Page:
Summer and the longest days of the year have arrived; it’s the perfect time to get out for some fresh air, to relax, and to paint. Painting outside in nature can be fun and different, whether you make it a field trip to the woods, a park, a nature preserve, or just sit out on your own doorstep. If you’ve already planned a trip to the beach, gather your sketchbook and paints to take along. Take a few painting supplies when mountain climbing. When you reach the summit, you could rest while doing a quick sketch and painting of the view. Or sit on the dock at the lake to paint the clouds and water. A change of scene can encourage close observation and inspire us.

Ocean view inspiration.
Summit View Inspiration.

MATERIALS.

Before starting out, consider your supplies. Keep your art kit on the small and lightweight side since you’ll be carrying it with you. Pack it in a bag ahead of time, so you’ll be ready to go when the time is right.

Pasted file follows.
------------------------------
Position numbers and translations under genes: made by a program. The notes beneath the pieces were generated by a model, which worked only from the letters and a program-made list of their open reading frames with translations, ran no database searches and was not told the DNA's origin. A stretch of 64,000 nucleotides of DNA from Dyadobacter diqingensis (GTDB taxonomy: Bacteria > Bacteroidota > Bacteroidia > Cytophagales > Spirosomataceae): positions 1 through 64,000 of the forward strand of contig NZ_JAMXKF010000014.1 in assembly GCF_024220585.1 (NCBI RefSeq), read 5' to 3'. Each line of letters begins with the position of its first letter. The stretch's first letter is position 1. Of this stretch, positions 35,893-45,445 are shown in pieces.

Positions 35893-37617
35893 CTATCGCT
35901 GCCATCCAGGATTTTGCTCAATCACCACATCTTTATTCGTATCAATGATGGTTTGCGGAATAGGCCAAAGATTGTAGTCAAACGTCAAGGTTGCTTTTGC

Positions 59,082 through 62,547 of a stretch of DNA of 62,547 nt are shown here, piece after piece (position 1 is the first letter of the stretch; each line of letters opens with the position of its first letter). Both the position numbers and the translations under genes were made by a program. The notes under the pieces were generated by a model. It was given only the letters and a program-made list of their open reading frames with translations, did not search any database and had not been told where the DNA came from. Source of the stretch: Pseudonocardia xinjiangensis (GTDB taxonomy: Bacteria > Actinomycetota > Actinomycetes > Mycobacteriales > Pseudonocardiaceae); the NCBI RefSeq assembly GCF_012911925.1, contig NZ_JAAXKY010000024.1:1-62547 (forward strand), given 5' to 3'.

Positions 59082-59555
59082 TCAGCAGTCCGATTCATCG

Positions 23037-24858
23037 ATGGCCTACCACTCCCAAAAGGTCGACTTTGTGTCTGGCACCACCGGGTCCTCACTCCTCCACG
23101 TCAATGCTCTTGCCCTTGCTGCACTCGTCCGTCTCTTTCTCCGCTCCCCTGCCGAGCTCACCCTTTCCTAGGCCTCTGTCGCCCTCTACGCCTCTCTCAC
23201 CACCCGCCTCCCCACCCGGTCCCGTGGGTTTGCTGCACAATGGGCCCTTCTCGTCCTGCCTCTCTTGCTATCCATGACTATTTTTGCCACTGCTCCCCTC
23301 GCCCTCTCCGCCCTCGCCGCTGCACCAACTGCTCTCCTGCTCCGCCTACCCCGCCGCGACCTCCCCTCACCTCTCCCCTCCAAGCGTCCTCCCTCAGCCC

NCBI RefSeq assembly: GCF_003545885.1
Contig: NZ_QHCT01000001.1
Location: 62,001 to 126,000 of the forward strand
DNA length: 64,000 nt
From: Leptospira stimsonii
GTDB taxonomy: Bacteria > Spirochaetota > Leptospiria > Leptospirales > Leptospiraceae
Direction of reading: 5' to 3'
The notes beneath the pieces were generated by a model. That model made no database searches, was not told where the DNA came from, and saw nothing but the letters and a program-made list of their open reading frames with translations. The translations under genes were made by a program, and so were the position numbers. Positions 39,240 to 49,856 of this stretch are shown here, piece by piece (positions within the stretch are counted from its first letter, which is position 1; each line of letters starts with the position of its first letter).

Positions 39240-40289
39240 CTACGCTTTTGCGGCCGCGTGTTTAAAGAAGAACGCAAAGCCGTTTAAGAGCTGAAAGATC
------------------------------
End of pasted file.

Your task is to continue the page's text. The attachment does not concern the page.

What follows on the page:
In my kit I include a small sketchbook (that I use to record color and weather observations, to create thumbnails, to make sketches and contour drawings, to experiment with color matching (i.e. as a test sheet), to make notes of ideas). I also pack a small ‘block’ of watercolor paper (which is easy to hold on my lap for painting). I suggest including a watercolor travel palette like this one from amazon: https://www.amazon.com/Winsor-Newton-Cotman-Water-Colour/dp/B000PD3LY4/ref=sr_1_23?crid=1T41EILMKX301&keywords=winsor+newton+watercolor+set&qid=1656615455&sprefix=winsor+neton%2Caps%2C128&sr=8-23.  (When the paint in the small half pans has been exhausted, I refill the pans from watercolor tubes in my choice of colors.) The above set includes paint, a travel brush, and small water pots as well as a water container. If your paint set doesn’t include a brush or two, water in a container, and a water holder (for painting and cleaning your brushes), you will need to add these to your kit. If you prefer, water brushes (which have a water reservoir attached to a nylon brush) are available, so added water would not be necessary. I have some water brushes, but personally I don’t find their quality to be very good. A pencil, eraser, paper towels (or tissues), a viewfinder, perhaps some water-soluble drawing pencils, and watercolor pencils are also good to bring along. Depending on how far I will be going, I might also bring a hat, a folding chair, and something to drink.